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Algiers (AFP) April 13, 2014
With an elected president, two-chamber parliament and a constitutional council, Algeria certainly looks like a democracy, even if the army has played a key political role since the war of independence.
Former premier Sid Ahmed Ghozali, questioned by Algerian news website TSA, did not mince his words.
President Abdelaziz Bouteflika, who is running for a fourth term in an April 17 election, "by law, has considerable powers" but "in fact, absolutely not".
The role of Algeria's military intelligence and security service, the DRS, has been in the spotlight since an unprecedented charge levelled against its chief.
All-powerful General Mohamed "Toufik" Mediene, who has held the job since 1990, was asked by Amar Saadani, secretary general of the ruling National Liberation Front, to stop meddling in politics and resign.
The affair caused a sensation in Algeria, where General Toufik is now suspected of being opposed to another term for Bouteflika, even though the incumbent's bid is supported by the armed forces chief of staff, General Ahmed Gaid-Salah.
In an unexpected twist, the accusation gave rise to a wave of solidarity with the feared DRS, which was on the front line during Algeria's bloody civil war of the 1990s when Islamist militancy was crushed.
Newspapers charged that the "presidential clan" was behind Saidani's attack and accused Bouteflika, who holds the title of supreme commander of the armed forces, of working to divide the army, a charge he has dismissed as "fictional".
It was the army which called on Bouteflika to run for the presidency back in 1999, when his six rivals pulled out complaining of electoral fraud.
When he took office 15 years ago as the military's chosen candidate, Bouteflika, now 77 and in frail health, vowed he would not be "a three-quarters president".
Since independence from France in 1962, the army has either directly named the president or played the kingmaker through an "authoritarian election", according to sociologist Mohammed Hachemaoui who said a "praetorian college" rules Algeria using "unwritten rules".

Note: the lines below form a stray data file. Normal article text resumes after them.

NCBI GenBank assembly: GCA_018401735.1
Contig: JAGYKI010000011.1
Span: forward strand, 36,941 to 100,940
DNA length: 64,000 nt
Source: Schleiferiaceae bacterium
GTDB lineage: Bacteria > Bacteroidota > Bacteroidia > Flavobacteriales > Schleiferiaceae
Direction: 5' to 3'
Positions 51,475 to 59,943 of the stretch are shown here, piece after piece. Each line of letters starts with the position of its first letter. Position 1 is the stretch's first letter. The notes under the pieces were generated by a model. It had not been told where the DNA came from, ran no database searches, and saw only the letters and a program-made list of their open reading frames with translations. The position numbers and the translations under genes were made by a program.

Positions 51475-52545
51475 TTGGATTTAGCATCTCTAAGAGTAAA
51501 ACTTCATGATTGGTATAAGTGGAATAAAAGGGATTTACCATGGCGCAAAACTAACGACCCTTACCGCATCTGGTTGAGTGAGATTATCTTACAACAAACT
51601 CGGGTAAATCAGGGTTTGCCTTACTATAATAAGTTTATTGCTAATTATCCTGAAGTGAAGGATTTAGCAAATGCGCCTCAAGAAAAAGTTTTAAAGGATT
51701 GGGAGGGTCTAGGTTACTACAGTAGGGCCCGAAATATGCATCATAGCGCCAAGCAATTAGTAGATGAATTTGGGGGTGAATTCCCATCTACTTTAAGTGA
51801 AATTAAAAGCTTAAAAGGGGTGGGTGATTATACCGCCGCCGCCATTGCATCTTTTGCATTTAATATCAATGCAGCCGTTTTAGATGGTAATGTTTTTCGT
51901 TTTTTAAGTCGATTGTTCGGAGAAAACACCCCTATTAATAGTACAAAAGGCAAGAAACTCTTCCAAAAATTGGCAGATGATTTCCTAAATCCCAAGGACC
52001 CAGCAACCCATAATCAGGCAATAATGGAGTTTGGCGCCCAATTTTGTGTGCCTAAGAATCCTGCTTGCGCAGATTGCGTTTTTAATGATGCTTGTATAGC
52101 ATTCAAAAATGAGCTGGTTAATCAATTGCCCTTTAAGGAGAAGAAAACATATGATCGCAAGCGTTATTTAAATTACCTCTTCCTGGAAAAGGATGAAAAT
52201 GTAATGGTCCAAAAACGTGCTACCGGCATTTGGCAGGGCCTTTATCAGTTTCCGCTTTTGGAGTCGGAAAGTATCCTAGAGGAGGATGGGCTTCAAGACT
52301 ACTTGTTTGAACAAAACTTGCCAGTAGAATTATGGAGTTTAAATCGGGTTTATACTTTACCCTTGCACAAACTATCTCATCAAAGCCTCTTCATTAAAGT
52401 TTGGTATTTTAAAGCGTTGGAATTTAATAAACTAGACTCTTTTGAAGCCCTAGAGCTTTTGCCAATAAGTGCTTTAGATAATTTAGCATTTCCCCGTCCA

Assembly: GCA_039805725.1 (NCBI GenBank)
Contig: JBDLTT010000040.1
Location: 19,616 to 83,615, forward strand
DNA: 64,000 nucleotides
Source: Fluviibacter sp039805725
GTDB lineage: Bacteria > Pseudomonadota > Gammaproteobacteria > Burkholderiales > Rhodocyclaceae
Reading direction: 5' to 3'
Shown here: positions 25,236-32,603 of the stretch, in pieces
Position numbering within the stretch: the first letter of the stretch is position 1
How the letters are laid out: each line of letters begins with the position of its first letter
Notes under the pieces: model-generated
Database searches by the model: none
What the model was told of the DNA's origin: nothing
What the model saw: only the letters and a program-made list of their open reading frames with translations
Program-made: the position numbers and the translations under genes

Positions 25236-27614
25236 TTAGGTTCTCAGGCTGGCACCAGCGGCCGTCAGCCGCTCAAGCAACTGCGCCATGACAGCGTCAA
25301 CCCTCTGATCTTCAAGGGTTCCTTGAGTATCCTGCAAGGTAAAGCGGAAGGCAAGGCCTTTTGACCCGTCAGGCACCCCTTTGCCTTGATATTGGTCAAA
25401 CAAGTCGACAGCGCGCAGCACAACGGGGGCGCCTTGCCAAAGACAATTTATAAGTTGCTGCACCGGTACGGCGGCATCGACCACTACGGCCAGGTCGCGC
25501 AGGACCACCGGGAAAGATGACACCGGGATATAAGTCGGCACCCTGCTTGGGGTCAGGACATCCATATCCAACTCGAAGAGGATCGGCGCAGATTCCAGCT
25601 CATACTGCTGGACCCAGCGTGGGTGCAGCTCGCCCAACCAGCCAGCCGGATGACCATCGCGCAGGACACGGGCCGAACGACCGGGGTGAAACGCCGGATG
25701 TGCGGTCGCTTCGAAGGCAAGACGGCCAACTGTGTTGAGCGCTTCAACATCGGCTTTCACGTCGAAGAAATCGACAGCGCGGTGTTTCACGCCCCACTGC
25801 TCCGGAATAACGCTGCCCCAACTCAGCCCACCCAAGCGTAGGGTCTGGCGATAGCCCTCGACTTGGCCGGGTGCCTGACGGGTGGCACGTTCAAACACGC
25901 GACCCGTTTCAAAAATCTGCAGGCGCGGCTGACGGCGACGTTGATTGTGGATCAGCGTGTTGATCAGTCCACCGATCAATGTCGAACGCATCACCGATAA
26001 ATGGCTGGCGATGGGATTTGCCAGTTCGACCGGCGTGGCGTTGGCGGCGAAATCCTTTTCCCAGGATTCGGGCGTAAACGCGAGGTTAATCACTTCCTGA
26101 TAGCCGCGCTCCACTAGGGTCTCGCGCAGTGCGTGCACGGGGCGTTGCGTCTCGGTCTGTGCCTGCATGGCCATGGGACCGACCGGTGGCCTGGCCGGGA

Political scientist Karim Amellal said the "opaqueness" of state institutions in Algeria is rooted in the 1954-1962 independence war.
- Strong hold -
"The military command exercises a strong hold over the whole of the political, economic and social system" in the oil-rich North African state, according to Madjid Benchikh, a jurist and former dean of the Algiers Law Faculty.
"By selecting the head of state, it dominates the whole institutional and administrative system because the president of the republic is the central piece," he said.
But for Ahmed Ouyahia, chief of staff in the president's office and several-times prime minister, "the presidency has never lost its authority ... Ever since Bouteflika's election, he has been a 100 percent president ... To say the army decides is a lie."
Benchikh said the source of the DRS's power is its decisive role in state appointments.
"As an organ of the army, it has more than just its say on the nomination of most officials. From that point onwards, they do not or cannot act outside the system of allegiance to the military command and its DRS," he explained.
Ghozali said this applied to hundreds of thousands of people, including all state employees, "from the top of the ladder, the president of the republic, to the head of a dairi (sub-prefecture) and even below."
"Nobody can be named without the accord of the services (GRS)."
Hachemaoui, the sociologist, said the army's network and influence thus reaches all state organs, including the central bank as well as Algeria's foreign, religious affairs and information ministries.
The DRS does not only have its appointees at every level of the state administration, it also "preempts public powers", he said.
For Hachemaoui, the agency even sets up opposition parties, independent newspapers and civil society groups.
Democracy in the 21st century at TerraDaily.com
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